Given under our hands and seal at the City of Madison, Wisconsin, this 27th day of May, 2009.


Judith Neumann, Chair

Paul Gordon, Commissioner

Susan J. M. Bauman, Commissioner

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Pursuant to an Order of the Wisconsin Employment Relations Commission, and in order to effectuate the purposes of the State Employment Labor Relations Act, we hereby notify our employees that:

WE WILL NOT direct employees not to communicate with each other regarding ongoing disciplinary investigations where such a directive is not warranted by and limited to actual and specific concerns about the effect such communication may have upon the integrity of the fact-finding process, or in any other way interfere with, restrain, or coerce employees in the exercise of the rights they are guaranteed under Sec. 111.82, Stats.

WE WILL immediately rescind the one-day suspension imposed upon Shannon Patrouille for violating the directive not to communicate with fellow employees about an ongoing disciplinary investigation, make her whole for all lost wages and benefits attributable to that suspension, and remove all references to said discipline from her personnel file.

Dated this ____ day of ________________, 2009




Rick Raemisch, Secretary


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Summary of the Facts

Shannon Patrouille works as a Correctional Officer at the Waupun Correctional Institution and as such is a member of a bargaining unit represented by the Union. At some point prior to the events giving rise to this case, Ms. Patrouille had made an allegation of harassment against her supervisor, Sergeant Voss. At an unspecified date in March, 2007, subsequent to the harassment allegation, Sergeant Voss was on duty in a secured area at the institution known as the "sergeant's cage." Ms. Patrouille entered the cage for the purpose of heating up her lunch. Voss thereupon asked Patrouille to relieve him from duty, Patrouille responded that she would like to take five minutes first to eat her lunch, Voss indicated she could eat her lunch at the desk in the Cage, and Patrouille responded that she would prefer to eat elsewhere. The conversation ended and Patrouille left for a few minutes to eat her lunch before returning to the Cage to relieve Voss.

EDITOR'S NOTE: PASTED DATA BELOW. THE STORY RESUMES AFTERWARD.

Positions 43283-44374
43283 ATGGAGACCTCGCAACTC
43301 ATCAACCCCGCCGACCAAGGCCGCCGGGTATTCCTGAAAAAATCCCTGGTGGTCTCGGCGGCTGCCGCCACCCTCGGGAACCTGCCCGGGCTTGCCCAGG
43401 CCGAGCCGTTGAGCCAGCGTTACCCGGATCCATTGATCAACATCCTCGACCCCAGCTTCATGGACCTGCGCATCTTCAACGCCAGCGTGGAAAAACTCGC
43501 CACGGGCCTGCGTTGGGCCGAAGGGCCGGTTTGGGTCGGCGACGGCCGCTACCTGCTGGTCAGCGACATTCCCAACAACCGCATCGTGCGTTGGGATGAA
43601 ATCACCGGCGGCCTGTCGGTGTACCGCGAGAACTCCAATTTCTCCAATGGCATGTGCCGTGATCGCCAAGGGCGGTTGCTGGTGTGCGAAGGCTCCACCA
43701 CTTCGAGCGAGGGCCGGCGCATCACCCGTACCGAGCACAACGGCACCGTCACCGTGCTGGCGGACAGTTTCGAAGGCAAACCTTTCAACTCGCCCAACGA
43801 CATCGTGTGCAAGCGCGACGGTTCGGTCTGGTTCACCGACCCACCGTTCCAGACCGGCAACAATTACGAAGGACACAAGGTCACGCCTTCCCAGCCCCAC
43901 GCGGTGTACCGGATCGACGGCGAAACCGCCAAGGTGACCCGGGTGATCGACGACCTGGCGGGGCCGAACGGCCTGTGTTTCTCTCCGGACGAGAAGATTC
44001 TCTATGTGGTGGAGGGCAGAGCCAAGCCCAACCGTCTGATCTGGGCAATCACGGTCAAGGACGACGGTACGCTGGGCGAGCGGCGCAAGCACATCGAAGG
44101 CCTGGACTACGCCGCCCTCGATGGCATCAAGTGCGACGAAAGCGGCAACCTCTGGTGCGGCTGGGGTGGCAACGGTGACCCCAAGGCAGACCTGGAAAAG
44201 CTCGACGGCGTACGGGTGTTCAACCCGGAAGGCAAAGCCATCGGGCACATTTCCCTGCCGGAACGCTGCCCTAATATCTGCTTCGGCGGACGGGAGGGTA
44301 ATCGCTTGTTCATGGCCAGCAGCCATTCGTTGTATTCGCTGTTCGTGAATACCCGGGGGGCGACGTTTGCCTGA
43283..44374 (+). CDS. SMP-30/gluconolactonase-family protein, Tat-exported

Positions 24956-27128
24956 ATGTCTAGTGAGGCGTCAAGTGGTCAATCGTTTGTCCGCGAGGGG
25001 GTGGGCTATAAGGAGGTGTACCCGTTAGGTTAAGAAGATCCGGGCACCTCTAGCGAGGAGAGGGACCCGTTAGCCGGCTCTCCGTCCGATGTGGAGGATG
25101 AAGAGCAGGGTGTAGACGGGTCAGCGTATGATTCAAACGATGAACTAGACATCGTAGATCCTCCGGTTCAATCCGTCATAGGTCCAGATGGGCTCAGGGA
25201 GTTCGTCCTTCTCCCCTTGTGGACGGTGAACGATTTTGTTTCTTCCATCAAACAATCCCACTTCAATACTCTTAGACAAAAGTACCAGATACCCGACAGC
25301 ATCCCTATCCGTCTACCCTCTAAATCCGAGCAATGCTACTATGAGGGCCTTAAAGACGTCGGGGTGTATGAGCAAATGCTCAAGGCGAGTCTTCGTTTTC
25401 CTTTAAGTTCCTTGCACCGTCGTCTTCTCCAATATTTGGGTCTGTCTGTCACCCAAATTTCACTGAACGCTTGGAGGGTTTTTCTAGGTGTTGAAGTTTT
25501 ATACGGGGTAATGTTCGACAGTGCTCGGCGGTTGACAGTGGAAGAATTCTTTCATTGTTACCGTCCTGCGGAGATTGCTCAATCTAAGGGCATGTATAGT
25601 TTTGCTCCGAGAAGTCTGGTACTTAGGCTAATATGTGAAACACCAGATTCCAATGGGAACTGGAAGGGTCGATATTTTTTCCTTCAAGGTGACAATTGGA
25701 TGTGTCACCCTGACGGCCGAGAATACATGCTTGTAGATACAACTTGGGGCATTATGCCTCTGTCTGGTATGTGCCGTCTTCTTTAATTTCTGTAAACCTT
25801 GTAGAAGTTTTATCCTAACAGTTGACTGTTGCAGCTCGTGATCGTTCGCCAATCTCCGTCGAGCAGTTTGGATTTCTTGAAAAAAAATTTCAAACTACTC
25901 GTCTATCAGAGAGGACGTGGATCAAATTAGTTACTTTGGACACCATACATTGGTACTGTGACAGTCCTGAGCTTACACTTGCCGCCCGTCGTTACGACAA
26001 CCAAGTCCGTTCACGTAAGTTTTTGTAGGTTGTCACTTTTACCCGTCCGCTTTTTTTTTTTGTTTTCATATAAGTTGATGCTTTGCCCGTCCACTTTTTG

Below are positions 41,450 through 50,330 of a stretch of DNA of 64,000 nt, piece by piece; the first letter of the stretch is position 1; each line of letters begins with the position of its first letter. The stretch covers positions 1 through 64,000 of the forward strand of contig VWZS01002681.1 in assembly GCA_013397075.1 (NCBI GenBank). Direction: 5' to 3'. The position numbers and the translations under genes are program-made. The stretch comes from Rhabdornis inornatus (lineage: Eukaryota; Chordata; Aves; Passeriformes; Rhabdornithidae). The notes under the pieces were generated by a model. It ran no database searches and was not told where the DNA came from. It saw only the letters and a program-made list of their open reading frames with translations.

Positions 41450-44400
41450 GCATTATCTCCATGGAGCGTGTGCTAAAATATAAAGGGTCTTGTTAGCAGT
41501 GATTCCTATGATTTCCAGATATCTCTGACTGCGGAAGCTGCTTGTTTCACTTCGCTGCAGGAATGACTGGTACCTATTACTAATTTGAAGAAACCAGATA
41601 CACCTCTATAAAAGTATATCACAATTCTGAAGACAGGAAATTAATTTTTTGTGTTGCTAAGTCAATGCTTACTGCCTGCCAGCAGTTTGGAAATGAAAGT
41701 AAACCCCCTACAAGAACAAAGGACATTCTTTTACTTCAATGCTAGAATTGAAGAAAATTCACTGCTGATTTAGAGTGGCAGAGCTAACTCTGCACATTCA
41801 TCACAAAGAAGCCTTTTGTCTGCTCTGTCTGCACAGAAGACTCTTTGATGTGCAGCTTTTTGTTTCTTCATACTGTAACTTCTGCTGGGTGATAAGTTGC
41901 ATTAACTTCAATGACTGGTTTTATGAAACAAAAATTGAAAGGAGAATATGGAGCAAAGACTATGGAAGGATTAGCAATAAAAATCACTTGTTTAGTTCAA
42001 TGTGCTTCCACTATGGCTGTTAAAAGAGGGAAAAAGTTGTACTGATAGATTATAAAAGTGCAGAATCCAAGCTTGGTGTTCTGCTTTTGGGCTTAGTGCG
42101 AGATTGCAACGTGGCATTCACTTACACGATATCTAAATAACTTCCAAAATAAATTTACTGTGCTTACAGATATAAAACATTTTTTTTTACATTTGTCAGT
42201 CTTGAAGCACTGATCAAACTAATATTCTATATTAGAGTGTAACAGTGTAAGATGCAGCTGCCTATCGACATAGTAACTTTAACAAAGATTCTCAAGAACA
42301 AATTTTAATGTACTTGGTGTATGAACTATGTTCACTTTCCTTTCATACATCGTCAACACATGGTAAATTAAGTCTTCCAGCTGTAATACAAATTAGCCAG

Voss filed an incident report concerning the foregoing event charging Patrouille with insubordination. On March 21, 2007, Patrouille, accompanied by her Union representative, attended an investigatory meeting regarding the incident. During the meeting, Patrouille asserted her belief that Voss had filed the incident report in retaliation for Patrouille having filed the harassment allegation, pointing out that a co-worker, Officer Kroll, who was also supervised by Voss, sometimes violated protocol by reading newspapers on duty but had never been written up for that by Voss.

At the conclusion of the meeting, State officials told Patrouille not to discuss the ongoing investigation with anyone other than a supervisor or union representative. For many years, the State has authorized its supervisors in some departments, including the Department of Corrections (DOC), at their discretion, to issue such a general prohibition on communications regarding ongoing disciplinary investigations in situations where they believe it is warranted. In Patrouille's situation, as is generally the case, the prohibition did not apply to communications with union officials, who are permitted to conduct their own investigations. There are some State departments that do not issue such directives regarding disciplinary investigations. Until the instant case, neither the Union nor any individual employee has filed a complaint alleging that such a "confidentiality" directive violates the State Employment Labor Relations Act.

Despite the directive, at some point after her investigatory interview on March 21, Patrouille told her co-worker, Kroll, that he (Kroll) should tell the truth if anyone asks him about reading the newspaper on duty. DOC officials learned of this communication and, on March 29, 2007, suspended Patrouille for one day for violating the confidentiality directive.

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At relevant times, the collective bargaining agreement has contained the following provision:

4/1/5 The parties will make a good faith effort to handle filed grievances, discipline and investigations in a confidential manner. The Employer and the Union agree to not release any open or closed grievance or arbitration file(s) to another organization or person not representing the Union or the Employer unless both parties mutually consent or the release is required by the WERC or a court of law. A breach of confidentiality will not affect the merits of the grievance, discipline or investigation.

The Examiner's Decision and the Issues on Review